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knowledge apos brain health

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#1 experimenting

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Posted 29 November 2018 - 02:53 AM


Would anyone here subscribe to or be interested in an app that provides daily knowledge modules, of around 1000 words so about 10 minutes of reading, that span various topics and long-term form a good general knowledge base? Shakespeare one day, interest rates another, the goal is to learn a broad swath of topics over a long period of time.

I sure would and I suspect the intellectually curious might. Thoughts welcome.

#2 experimenting

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Posted 29 November 2018 - 10:52 PM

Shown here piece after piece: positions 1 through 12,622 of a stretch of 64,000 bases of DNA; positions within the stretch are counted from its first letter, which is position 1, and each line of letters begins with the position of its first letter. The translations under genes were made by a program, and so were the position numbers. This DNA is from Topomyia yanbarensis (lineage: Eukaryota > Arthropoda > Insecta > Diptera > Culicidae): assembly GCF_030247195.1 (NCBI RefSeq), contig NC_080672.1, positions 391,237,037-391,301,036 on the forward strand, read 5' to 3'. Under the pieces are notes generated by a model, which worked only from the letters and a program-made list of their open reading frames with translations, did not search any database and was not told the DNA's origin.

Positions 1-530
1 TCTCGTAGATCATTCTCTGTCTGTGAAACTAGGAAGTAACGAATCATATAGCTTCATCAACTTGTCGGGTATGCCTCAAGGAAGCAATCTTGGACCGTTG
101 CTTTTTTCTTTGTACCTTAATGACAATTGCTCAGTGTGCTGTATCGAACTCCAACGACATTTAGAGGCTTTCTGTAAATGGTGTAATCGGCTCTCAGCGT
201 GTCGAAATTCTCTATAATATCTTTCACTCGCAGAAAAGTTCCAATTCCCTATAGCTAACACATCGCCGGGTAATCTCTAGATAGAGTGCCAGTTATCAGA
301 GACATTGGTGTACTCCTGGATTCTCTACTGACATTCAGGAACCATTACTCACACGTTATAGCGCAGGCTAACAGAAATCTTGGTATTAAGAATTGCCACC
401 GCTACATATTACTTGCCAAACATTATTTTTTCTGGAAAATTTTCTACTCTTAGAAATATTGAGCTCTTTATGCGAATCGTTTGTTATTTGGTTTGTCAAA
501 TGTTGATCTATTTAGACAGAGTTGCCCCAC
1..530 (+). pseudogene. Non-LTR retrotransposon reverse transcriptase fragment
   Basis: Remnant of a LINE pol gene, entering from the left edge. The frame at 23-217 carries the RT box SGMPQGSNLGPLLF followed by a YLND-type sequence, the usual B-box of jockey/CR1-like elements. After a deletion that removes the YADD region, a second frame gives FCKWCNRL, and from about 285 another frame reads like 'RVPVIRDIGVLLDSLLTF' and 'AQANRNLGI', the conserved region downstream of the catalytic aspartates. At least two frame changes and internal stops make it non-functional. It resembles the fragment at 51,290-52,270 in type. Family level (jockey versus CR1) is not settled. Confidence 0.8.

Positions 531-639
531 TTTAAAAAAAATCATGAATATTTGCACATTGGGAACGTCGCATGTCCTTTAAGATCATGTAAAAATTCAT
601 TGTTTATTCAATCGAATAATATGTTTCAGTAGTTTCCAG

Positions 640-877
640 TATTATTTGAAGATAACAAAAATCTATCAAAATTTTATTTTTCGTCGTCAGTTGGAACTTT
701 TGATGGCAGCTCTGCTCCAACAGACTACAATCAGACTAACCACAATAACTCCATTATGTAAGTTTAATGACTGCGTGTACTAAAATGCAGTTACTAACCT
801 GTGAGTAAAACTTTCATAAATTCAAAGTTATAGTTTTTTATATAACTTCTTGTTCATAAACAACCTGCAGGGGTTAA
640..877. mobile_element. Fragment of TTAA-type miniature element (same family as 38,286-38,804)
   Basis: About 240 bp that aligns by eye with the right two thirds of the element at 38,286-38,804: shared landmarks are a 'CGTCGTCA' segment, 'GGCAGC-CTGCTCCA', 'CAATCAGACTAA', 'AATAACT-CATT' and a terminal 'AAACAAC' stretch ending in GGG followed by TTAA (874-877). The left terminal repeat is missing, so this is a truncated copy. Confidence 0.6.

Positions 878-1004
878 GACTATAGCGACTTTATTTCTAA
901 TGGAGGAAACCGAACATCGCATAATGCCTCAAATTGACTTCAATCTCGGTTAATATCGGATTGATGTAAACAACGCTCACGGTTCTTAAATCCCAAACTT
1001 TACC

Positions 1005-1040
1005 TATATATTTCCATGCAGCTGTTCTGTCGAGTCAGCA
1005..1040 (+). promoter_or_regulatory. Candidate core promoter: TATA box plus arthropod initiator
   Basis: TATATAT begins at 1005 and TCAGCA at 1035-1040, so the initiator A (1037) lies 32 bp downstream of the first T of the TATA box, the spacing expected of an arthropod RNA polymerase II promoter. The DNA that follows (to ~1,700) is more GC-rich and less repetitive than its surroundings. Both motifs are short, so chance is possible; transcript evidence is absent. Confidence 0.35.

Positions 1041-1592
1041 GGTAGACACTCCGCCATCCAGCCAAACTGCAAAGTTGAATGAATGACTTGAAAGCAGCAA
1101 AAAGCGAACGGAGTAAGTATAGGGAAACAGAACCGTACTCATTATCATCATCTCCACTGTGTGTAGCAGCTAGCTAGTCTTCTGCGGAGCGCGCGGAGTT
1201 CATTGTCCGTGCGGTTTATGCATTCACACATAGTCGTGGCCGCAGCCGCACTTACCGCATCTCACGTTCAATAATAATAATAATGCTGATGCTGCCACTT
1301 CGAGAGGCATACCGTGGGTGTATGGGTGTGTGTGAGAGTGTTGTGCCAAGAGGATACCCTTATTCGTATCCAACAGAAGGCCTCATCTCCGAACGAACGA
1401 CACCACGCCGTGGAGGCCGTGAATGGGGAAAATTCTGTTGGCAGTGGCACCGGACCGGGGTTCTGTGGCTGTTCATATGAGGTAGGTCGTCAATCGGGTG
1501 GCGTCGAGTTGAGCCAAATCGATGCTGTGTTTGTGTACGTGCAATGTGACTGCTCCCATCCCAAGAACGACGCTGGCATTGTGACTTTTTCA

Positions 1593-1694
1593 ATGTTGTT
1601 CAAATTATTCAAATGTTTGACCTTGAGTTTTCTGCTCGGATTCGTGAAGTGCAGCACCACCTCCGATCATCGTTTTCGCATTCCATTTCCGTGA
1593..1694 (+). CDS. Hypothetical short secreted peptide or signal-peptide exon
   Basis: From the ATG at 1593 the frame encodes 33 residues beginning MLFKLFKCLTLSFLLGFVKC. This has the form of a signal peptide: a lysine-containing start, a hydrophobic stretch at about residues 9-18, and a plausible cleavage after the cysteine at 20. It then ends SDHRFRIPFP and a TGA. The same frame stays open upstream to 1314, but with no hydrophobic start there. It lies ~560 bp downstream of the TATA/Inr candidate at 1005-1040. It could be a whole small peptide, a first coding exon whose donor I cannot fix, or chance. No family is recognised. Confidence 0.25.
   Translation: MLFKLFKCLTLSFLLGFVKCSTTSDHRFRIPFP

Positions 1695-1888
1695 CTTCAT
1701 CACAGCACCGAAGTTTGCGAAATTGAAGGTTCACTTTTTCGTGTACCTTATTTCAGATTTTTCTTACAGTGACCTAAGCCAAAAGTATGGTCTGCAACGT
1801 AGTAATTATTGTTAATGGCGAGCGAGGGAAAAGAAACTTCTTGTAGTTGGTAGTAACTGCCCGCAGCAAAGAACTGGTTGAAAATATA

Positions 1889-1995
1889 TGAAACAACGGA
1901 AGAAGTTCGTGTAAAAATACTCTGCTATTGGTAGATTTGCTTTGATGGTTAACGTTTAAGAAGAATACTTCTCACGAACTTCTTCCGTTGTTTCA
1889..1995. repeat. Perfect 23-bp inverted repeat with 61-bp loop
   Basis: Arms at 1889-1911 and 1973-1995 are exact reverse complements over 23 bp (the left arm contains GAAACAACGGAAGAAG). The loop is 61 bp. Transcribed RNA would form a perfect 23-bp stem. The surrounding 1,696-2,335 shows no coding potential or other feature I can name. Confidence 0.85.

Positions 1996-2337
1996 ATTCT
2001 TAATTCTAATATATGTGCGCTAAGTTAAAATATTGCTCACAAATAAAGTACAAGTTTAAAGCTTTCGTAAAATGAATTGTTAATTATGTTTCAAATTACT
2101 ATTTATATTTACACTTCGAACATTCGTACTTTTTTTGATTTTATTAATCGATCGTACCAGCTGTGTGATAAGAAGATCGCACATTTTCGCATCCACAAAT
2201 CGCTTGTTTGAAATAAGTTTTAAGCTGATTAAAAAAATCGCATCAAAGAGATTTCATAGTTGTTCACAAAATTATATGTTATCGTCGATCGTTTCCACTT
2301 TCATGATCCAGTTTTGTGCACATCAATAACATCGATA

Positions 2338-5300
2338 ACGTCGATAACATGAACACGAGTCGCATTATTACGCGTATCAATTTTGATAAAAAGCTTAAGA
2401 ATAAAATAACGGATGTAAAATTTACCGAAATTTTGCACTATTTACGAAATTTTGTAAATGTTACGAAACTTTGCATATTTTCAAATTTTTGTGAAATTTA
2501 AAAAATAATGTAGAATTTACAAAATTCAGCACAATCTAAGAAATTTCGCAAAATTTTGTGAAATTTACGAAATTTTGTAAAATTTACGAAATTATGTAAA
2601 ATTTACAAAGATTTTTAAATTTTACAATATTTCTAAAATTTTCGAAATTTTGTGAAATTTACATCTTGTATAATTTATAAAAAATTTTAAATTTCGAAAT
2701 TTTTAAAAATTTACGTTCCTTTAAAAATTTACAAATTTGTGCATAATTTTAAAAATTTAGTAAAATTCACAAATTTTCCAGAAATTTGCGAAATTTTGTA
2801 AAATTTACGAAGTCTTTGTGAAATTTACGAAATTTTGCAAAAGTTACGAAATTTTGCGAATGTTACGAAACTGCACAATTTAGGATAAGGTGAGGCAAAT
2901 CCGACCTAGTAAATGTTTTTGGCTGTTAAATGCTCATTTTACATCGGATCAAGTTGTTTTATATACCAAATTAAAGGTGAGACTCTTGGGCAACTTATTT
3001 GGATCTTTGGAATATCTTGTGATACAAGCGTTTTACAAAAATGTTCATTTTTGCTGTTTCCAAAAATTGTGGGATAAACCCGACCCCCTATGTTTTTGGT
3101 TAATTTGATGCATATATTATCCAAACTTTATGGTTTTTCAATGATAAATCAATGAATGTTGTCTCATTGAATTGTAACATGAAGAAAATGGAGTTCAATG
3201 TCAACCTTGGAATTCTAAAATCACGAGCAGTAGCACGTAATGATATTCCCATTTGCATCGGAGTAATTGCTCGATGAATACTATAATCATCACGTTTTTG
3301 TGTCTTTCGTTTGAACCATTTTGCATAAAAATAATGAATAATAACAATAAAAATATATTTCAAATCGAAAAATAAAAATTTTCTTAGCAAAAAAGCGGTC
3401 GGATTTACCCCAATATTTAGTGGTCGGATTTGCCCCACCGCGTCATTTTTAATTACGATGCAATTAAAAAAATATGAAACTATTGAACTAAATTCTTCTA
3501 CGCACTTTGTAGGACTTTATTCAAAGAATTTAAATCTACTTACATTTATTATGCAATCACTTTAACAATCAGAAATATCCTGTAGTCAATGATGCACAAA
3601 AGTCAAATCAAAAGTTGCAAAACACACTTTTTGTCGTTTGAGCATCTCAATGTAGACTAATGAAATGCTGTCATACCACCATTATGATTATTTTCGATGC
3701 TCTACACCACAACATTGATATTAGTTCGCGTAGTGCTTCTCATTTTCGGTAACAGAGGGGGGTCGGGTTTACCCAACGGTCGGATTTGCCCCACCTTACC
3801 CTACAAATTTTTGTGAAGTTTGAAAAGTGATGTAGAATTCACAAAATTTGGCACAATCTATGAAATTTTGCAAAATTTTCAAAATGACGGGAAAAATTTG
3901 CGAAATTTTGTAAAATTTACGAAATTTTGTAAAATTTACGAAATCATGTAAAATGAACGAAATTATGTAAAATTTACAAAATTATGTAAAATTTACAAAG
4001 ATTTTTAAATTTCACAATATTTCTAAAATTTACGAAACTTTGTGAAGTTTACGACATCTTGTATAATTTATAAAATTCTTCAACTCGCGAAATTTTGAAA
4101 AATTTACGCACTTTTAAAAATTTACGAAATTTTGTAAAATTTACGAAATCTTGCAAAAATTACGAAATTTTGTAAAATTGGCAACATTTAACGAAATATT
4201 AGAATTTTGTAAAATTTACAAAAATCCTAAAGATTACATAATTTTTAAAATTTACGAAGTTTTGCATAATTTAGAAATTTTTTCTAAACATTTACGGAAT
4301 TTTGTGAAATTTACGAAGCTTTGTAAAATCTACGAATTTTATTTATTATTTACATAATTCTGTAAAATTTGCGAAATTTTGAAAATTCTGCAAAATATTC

Shameless bump.

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#3 experimenting

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Posted 06 December 2018 - 01:58 PM

Nobody...
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#4 cat-nips

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Posted 14 December 2018 - 02:23 PM

Lol. I think there'd be a lot of interest, but I think I've seen similar apps like these.  Thinking of development?



#5 experimenting

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Posted 14 December 2018 - 03:21 PM

Lol. I think there'd be a lot of interest, but I think I've seen similar apps like these. Thinking of development?


I am a developer. Looking to have some fun.

Of course, there are podcasts, etc etc. But I think there is a massive opportunity for quick, easy delivery- your daily dose.